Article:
Gibson played the comment, then explained: “Now she said today what she was talking about, or meant to say, was that she was proud of how many people are now taking part in the political process. Is this a big deal? Is it a tempest in a teapot?” Stephanopoulos was pleased by her explanation: “Ah, well that was good damage control by Michelle Obama.” He acknowledged “her first comment was a mistake,” but “as long as this isn't repeated, as long as they don't dig the hole deeper -- she did start to dig out today -- I don't think it's going to be a huge deal.”
My February 19 NewsBusters posting, “Burden on Cindy McCain Over Michelle Obama's Lack of Pride in U.S.,” recounted:
Michelle Obama proclaimed that “for the first time in my adult life, I am proud of my country,” but instead of putting the burden on the Obama campaign to defend her admission of a lack of pride in her nation, NBC on Tuesday night framed its coverage around Cindy McCain's “rhetoric” in issuing a “political jab” over the remark and concern over whether that “was a knock at Michelle Obama?” But at least NBC highlighted the comment from Monday. ABC's World News didn't utter a word about it while CBS's Jim Axelrod pointed out how the Obama “campaign says don't slice apart the quote to infer she's not a patriot.”ABC did mention the remark the next morning, on Wednesday's Good Morning America, the MRC's Scott Whitlock informed me. From a story by Jake Tapper:
JAKE TAPPER: Their wives are in a preview of that fight. Fodder was provided by Michelle Obama.Wednesday's NBC Nightly News followed-up with Michelle Obama's clarification:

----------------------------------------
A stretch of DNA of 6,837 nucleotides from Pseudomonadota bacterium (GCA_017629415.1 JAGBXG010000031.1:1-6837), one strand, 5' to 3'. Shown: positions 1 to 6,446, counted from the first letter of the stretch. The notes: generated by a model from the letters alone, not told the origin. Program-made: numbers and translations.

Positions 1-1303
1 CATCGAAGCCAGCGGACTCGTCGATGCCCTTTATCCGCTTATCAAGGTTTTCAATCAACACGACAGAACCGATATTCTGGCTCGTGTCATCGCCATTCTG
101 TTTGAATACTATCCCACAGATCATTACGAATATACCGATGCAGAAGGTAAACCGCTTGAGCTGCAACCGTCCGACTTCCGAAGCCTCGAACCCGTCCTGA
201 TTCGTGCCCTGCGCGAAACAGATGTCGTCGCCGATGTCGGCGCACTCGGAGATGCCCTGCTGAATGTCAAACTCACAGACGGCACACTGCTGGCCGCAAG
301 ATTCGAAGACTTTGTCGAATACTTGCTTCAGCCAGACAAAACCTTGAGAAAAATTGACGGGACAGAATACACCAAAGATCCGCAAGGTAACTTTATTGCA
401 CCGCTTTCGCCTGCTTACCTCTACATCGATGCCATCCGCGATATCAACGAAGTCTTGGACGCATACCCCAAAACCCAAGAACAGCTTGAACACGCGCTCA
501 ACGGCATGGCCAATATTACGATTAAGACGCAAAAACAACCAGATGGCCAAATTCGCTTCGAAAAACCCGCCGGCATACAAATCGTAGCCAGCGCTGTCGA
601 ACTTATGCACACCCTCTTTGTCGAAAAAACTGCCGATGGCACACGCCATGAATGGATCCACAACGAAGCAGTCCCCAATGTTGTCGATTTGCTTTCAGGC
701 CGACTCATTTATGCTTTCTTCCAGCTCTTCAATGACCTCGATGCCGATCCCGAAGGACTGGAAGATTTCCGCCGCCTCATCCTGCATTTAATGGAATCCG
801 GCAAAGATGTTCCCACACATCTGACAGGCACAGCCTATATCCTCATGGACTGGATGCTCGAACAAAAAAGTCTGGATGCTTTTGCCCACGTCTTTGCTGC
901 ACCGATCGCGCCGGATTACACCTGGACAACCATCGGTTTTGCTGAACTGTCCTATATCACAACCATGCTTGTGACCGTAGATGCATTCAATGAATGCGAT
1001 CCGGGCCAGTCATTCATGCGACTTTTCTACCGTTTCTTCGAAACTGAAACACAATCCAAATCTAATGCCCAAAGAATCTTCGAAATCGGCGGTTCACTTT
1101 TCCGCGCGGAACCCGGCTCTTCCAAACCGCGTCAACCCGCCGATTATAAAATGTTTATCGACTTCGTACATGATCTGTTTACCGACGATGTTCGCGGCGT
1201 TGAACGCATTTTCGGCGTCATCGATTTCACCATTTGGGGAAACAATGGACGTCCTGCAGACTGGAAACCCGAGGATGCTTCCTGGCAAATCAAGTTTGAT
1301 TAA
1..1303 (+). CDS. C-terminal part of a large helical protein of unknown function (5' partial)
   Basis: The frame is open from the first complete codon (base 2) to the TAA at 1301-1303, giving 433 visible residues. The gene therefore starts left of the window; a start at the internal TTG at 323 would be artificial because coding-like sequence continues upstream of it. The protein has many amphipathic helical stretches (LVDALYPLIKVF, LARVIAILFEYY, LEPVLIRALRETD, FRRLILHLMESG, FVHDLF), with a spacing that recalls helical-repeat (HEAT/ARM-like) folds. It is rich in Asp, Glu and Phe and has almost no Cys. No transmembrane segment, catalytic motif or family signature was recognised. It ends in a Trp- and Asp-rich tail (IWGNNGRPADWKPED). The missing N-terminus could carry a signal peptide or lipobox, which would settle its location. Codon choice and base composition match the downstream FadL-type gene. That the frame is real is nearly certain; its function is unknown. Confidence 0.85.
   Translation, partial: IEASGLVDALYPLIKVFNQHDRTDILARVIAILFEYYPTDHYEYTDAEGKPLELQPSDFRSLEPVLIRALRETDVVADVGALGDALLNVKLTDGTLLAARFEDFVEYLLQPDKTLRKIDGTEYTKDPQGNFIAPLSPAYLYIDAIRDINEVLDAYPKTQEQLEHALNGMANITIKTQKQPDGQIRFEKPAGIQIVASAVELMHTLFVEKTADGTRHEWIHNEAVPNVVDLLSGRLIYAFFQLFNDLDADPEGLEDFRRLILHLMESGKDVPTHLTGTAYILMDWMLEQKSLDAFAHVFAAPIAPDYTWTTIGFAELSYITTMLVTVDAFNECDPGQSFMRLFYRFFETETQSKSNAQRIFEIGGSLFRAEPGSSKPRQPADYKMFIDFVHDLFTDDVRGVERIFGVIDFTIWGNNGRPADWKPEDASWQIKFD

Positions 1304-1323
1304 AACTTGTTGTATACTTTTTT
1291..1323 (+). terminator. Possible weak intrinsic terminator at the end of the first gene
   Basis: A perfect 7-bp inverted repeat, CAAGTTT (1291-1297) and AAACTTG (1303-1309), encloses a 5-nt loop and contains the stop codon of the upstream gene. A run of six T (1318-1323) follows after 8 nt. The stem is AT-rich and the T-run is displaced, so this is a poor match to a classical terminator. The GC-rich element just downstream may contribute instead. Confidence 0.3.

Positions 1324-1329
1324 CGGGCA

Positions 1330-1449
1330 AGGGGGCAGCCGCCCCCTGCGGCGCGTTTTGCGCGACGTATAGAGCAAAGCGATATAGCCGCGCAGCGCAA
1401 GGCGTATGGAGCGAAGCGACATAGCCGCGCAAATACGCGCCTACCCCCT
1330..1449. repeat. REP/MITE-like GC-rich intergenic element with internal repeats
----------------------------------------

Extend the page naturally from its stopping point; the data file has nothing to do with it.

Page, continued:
MICHELLE OBAMA: For the first time in my adult lifetime, I'm really proud of my country. And not just because Barack has done well, but because I think people are hungry for change.
TAPPER: That led Cindy McCain to say this.
CINDY McCAIN: I'm proud of my country. I don't know about you, if you heard those words earlier. I'm very proud of my country.
TAPPER: Obama took to his wife's defense in an interview in WOAI radio in San Antonio.
SENATOR BARACK OBAMA: What she meant was, this is the first time that she's been proud of the politics of America.
LEE COWAN: Today she was defending herself after a remark she made over the weekend that caused a stir, even among some liberals.The Gibson-Stephanopoulos exchange on the Wednesday, February 20 World News on ABC, the newscast's first mention of Michelle Obama's lack of pride in her country:
MICHELLE OBAMA, ON MONDAY: For the first time in my adult life, I am proud of my country.
COWAN: That was not a slam, she says. She explained today her pride was perfectly placed.
MICHELLE OBAMA: I wouldn’t be here if it weren’t for the possibilities of America. I mean, I talked about it. I mean, my father was a city worker, I went to Princeton and Harvard.
CHARLES GIBSON: One other thing I want to raise: Michelle Obama said something on Monday -- the Clinton campaign trying to jump on every potential mistake that the Obama campaign makes -- Michelle Obama said something on Monday that they are talking a lot about Let’s take a look.
MICHELLE OBAMA, ON MONDAY: For the first time in my adult life, I am proud of my country because it feels like hope is finally making a comeback.
GIBSON: “For the first time I am proud of my country.” Now she said today what she was talking about, or meant to say, was that she was proud of how many people are now taking part in the political process. Is this a big deal? Is it a tempest in a teapot?
GEORGE STEPHANOPOULOS: Ah, well that was good damage control by Michelle Obama. There’s no question that her first comment was a mistake and the campaign knows that. But I think voters give a fair amount of leeway to the spouses of candidates. As long as this isn’t repeated, as long as they don’t dig the hole deeper -- she did start to dig out today -- I don’t think it’s going to be a huge deal.